Please note that the body of. the Effigy is divided into five parts, each represented by a different colors yellow, red, blue, green, and orange."

Each color is tapped with the finger as it is named.

"One of these sections or colors represents my vital area. Since I am aware of the exact location of this area, I have written it on this piece of paper and shall place it In plain view on ton of this glass."

Billet is removed from the pocket and placed on top of the inverted glass as in Figure 2.

"I have here four large pins that vou "ill use to nuncture four sections of the Effigy."

Pins are shown. One is removed from the cushion or holder. Effigy is held in left hand and pin is held in right hand.

"We are now ready for our Voodoo Ritual. Remember that I have written in advance on this picce of paper (pointing) the color of the section of the Effipy that, will prove fatal to me if you are able to penetrate that section with one of the pins. There are four pins and five colors on the Effigy. I shall control your minds in such a way that it will be impossible for you to stick a pin in the color section of the Effigy that I have written on this niece of paper.

"Would someone in the audience please think of one of the five colors on the Effigy? Would the person "ho is thinking of a color please raise his or her hand?"

As this person calls out a color, a pin is plunged ,into that section of the Effigy, and at the same tine attention is called to the colors that remain.. This action allows those in the audience who cannot see the colors well to follow the effect. At no time should a person who ha3 already named a color bo given a chance to change his mind and name another color. I shall explain the reason for this in my "afterthoughts".

when all pins are in the Effigy, there will be one section or color with no pin in it. At this point we have two possible methods of bringing the effect to a climax. I shall deal with each separately.

First I shall discuss the situation where the color left is yellow. This is the better of the two possible situations, There Is no exchange of papers. Suggested patter would be as follows:

"Please observe that there is one section of. the Effigy where yon did not atick a pin. That section is yellow. Now remember, prior to the Ritual I wrote on a piece of paper the name of a color that you could not stick a pin Into. You Had free choice to call out any color on the EfflRV. T stated that I would mnti-nl ynin- -tnirtd.g _,c;n_Hvy^-yrm rrmid nrrt^Trfo-np>~rry--Trt fal gpni-^.qs written On the paper. The paper has been in full view before your eyes. Tfould you, .

come up and read what it says?"

Needless to says the prediction agrees with the situation. At no tine should you touch the paper during this procedure.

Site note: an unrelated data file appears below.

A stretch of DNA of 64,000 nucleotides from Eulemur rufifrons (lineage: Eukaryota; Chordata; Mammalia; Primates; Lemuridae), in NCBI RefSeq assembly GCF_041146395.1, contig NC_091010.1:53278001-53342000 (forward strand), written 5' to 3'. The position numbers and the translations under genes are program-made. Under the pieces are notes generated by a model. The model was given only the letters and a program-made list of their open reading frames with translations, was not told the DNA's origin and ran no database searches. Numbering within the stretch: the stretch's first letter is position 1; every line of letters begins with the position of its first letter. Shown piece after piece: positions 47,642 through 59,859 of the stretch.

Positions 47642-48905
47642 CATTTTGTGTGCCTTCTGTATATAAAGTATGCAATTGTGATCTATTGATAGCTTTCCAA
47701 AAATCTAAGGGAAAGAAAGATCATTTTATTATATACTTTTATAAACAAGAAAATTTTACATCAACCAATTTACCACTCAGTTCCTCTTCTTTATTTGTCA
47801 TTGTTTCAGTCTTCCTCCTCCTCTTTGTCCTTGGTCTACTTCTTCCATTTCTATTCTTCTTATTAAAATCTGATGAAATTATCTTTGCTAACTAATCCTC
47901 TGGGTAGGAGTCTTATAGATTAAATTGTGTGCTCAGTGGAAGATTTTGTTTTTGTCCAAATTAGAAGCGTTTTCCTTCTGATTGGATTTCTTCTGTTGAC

The second situation is where the color yellow has been called, and where, in order for you to brinp the effect to a successful climax, an exchange of papers is required. Let us assume that the performer will have to effect an exchange of billets. In this case, the hinge on the board must be opened. The hinge should be opened at the nost opportune moment, leaving the four billets exposed. The Effigy and board should be held in front of the performer's body (Effigy facing audience) and attention should be called to the color that has not been penetrated by a pin. Let us suppose that in this instance the color that has not been named is blue. The "blue" billet is second from the top in the recess. Place the thumb of the right hand on this billet. The four fingers of the right hand are in front of the board. Now, with the left hand, the board should be nulled to the left. This action will cause the billet to slide into its correct position along the inner part of the second finger of the right hand. The action must be made in such a way that it appears that the performer is simply moving the Effigy from his right hand with his left hand. At the same time he should reach over to the left with his right hand and remove the billet from the glass. Without hesitation it should be handed to someone nearby who should be ashed to read it out loud. The patter given in the previous solution should be modified to fit this situation. During the movement of the right hand from the glass to the spectator, an exchange of billets is made. There are many methods of bringing about this exchange, and one should use the one that suits him best. I have included in these instructions the exchange that I use and that suits ne best.